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The relationship of depression and diabetes: pathophysiological and treatment implications.
Psychoneuroendocrinology. 2011 Oct; 36(9):1276-86.P

Abstract

Diabetes is a highly prevalent, chronic disease that requires ongoing, multi-specialty medical care combined with patient self-management, family support, and education to prevent or delay end-organ morbidity and mortality. There is clearly an increased prevalence of major depressive disorder, a relatively common and costly central nervous system syndrome, in diabetic patients. During the past two decades, multiple studies reveal that not only are depressive symptoms a risk factor for the development of type 2 diabetes, but they have also been shown to contribute to hyperglycemia, diabetic complications, functional disability and all-cause mortality among diabetic patients. This article reviews studies examining the relationship between depression and diabetes, neurochemical underpinnings of the two disorders, and the diagnosis and treatment of depression associated with diabetes. We examine the validity of rating scales used to diagnose depression in diabetic patients and review the literature on psychotherapeutic and psychopharmacologic management for these patients. The challenges of optimal depression screening and treatment in primary care settings of diabetic patients are currently under close scrutiny, especially regarding their potential impact related to improvements in diabetes-related outcomes and decreased health care costs, be it "depression" or "diabetes" relevant. Much of the current literature regarding the intertwined nature of diabetes and depression is cross-sectional in nature. Future research should focus on longitudinal, prospective studies to determine causal factors. What is clear from the research reviewed in this article is that depression and diabetes should be treated together rather than as isolated diseases. The mind/body dualism is a false dichotomy and a truly team-based approach is necessary to address both issues of depression and diabetes. Collaborative care and the "patient-centered medical home" have emerged as potentially effective interventions to improve quality of care and patient outcomes in patients with depression and medical illnesses such as diabetes.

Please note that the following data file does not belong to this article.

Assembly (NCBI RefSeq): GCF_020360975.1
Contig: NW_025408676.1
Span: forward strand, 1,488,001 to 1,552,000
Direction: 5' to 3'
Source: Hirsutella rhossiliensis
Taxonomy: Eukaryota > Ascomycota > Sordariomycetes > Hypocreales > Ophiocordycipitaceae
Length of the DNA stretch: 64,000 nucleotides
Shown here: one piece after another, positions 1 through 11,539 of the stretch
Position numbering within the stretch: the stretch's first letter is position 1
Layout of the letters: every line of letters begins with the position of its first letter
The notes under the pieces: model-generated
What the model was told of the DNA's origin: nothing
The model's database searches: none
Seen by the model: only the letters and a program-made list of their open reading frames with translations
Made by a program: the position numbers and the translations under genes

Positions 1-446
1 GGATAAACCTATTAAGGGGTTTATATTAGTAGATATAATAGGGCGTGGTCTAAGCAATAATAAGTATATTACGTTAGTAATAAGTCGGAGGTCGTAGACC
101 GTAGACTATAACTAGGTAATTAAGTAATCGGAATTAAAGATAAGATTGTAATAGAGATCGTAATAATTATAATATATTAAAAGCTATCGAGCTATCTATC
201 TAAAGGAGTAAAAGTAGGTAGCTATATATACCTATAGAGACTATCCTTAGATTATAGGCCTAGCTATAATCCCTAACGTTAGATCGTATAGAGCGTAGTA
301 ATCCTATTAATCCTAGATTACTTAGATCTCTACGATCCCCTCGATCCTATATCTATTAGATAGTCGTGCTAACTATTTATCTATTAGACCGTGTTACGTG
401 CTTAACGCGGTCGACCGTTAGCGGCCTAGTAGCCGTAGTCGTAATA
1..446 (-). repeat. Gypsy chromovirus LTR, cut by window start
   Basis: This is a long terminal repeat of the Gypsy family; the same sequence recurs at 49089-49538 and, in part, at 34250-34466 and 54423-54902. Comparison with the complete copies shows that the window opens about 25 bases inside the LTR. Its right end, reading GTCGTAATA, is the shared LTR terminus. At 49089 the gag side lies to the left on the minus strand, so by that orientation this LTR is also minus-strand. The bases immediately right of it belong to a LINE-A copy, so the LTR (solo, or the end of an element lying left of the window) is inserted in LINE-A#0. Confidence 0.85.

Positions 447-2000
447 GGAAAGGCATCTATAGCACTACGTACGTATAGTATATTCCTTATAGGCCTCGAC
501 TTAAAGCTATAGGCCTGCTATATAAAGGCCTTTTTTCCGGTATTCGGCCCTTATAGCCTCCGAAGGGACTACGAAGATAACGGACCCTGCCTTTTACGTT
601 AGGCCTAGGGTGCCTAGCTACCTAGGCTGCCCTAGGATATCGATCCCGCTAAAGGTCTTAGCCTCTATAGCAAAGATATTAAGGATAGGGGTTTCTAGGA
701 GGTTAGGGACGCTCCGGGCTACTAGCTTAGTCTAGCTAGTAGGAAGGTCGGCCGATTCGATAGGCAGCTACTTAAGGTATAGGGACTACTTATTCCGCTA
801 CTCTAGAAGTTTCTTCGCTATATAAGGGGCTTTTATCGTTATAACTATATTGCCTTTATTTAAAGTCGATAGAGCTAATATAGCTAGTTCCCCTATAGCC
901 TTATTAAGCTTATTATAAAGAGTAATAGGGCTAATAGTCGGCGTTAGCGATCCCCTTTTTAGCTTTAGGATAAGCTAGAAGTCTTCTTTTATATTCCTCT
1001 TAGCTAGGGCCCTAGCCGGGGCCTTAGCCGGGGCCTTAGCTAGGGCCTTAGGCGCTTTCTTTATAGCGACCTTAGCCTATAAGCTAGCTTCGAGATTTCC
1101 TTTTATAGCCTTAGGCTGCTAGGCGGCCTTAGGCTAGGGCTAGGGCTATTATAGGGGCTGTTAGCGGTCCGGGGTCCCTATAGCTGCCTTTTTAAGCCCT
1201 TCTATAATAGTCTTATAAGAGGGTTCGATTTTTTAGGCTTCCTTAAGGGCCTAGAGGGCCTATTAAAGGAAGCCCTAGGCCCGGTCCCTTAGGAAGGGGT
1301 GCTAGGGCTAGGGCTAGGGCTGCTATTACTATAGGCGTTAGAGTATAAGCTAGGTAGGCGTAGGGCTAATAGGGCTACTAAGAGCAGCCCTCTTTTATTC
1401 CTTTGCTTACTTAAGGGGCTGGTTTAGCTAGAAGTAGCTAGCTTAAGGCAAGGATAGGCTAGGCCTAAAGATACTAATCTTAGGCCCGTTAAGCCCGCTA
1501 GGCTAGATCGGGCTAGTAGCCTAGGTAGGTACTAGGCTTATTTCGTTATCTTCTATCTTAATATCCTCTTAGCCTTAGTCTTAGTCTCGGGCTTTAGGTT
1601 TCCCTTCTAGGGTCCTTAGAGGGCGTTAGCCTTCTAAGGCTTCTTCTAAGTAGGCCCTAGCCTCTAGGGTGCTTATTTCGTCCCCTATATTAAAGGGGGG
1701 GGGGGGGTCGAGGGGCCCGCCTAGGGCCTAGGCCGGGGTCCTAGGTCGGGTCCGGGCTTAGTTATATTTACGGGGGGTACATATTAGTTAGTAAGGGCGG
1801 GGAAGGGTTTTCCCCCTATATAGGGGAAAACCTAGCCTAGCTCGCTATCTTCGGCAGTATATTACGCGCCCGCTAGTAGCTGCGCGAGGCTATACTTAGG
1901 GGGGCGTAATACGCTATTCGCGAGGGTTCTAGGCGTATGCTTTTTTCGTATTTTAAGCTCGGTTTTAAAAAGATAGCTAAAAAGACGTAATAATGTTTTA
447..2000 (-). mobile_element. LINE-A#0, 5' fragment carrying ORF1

Authors+Show Affiliations

Department of Psychiatry and Behavioral Sciences, University of Miami Miller School of Medicine, Miami, FL 33136, USA.No affiliation info availableNo affiliation info available

Pub Type(s)

Journal Article
Review

Language

eng

PubMed ID

21474250

Citation

Rustad, James K., et al. "The Relationship of Depression and Diabetes: Pathophysiological and Treatment Implications." Psychoneuroendocrinology, vol. 36, no. 9, 2011, pp. 1276-86.
Rustad JK, Musselman DL, Nemeroff CB. The relationship of depression and diabetes: pathophysiological and treatment implications. Psychoneuroendocrinology. 2011;36(9):1276-86.
Rustad, J. K., Musselman, D. L., & Nemeroff, C. B. (2011). The relationship of depression and diabetes: pathophysiological and treatment implications. Psychoneuroendocrinology, 36(9), 1276-86. https://doi.org/10.1016/j.psyneuen.2011.03.005